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  • Writer's picturehelen ristov

The Muxing Story


The ideas for what would become Muxing Trading started bubbling in our minds around 2012. Having worked in Finance and Trading for quite some time, we had the background and experience to formulate the key concepts for an automated trading system which could monitor risk and manage order flow. Market makers at proprietary trading firms had long provided liquidity to the futures markets by placing orders and allowing for multiple levels of price discovery.

Fundamentally we needed the application to monitor risk and manage order flow. The risk management structure that we envisioned consisted of using principal components analysis to monitor position and the type of risk exposure we had on at any given time. The structural risk was decomposed into different factors such as shift, tilt and the bowing of the futures yield curve. The evolution of the curve relative to our positions determined the trade execution programmatically. These ideas and algorithms would later be constructed into software.  


During the next few years, we joined a proprietary trading firm which allowed us to start a desk and develop these methods with a crew that we hired. At this time, several outfits in Chicago offered these types of arrangements with trading groups who together traded as a conglomerate of desks. We also had an agreement that allowed us to keep the rights of what we developed. All in all, it seemed like a unique and tremendous opportunity for us to venture out and try to build our business there. We employed traders and developers to write the execution code and paid all the desk, trading and data fees necessary for us to operate with the firm. By 2014 we were live and started scaling up operations. Within a year our applications were managing 50M of risk and thousands of trades per day. Luckily, we worked with excellent developers that had the background and experience to functionally handle this volume and stay compliant with the exchanges.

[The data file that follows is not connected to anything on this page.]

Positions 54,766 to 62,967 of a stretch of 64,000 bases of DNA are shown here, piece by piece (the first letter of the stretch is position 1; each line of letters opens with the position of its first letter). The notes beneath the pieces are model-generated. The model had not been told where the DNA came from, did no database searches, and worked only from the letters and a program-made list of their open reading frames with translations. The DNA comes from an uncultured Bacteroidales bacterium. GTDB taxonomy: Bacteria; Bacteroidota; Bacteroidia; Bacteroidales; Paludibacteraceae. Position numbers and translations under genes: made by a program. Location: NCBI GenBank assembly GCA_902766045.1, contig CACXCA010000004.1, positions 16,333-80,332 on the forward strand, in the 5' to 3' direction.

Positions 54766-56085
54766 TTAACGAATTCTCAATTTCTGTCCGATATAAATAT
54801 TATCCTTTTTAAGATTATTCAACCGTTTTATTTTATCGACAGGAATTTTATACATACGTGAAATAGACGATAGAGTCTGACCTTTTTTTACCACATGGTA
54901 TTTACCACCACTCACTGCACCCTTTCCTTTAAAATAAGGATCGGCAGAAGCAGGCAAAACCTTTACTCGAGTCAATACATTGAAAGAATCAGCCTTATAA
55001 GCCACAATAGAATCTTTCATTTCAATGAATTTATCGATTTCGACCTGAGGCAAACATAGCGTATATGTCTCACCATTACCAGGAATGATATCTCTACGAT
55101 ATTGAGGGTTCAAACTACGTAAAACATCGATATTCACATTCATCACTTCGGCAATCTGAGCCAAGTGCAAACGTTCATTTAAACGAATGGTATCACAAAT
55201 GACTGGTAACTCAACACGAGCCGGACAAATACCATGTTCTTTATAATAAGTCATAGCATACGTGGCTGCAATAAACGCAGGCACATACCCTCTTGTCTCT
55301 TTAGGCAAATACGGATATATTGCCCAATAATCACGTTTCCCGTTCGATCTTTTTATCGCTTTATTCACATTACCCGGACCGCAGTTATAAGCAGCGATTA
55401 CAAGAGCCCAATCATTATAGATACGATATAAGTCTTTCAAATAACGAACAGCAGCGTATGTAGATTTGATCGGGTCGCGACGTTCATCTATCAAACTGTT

Success always piques interest. For us it was a tremendous feeling of accomplishment after working around the clock to get the strategies developed and operational. The firm we were working with decided to open and operate a fund which would have a different business model other than the proprietary trading shop structure. Naturally, many people were worried about what this new structure would mean for their desks and the businesses that they had already started there. We were asked to participate in discussions with an asset management group who was interested in us developing some new fund strategies. It was during this period that they were also probing into the desk strategies and the risk management techniques that we used to manage our portfolio. We did explain the strategies some of our techniques and developed some algos for this new fund entity.


Although our strategies did an excellent job at making markets and managing risk, they did rely on market volatility and liquidity to be able to execute orders. During 2015 and 2016 we saw a tremendous change in the futures market and had to evolve our strategies to accommodate them. The one risk we did not factor in was exogenous changes to market conditions. The VIX dropped to an all time low and lot size increased on average during a period of consolidation as smaller market makers left. Price discovery was now set by only some of the largest trading firms in the world. We needed to be able to compete during this time and that meant that we would have to increase our seed lot size and assume more risk. Eventually this dynamic would prove to be unsustainable as we had to increase our positions to stay competitive while simultaneously losing the market edge and execution.

High frequency trading groups were also the target of political campaigns and had long been viewed as evil institutions that serve only the greedy purpose of making money. An unintended consequence of that political warfare was the mass consolidation of algorithms developed by those who had the means and resources to stay solvent. Due to this and the raising of desk and data fees, we decided to stop operating the desk.


Closing the desk was an incredibly difficult decision. We closed our account with the firm and the remaining funds were returned to us. I am happy that we could sustain a profitable enterprise until the end. We still have the rights to all that we developed, and I have worked on revising the code base to incorporate newer techniques such as machine learning algorithms into our strategies. I redesigned the underlying data processing to handle trading at whatever latency setting whether high or low. The dissolution of the desk allowed me to enter a period of free experimentation and design. We now continue to run the code in simulation, collect data for research, and use it sparingly but who knows what the future holds.

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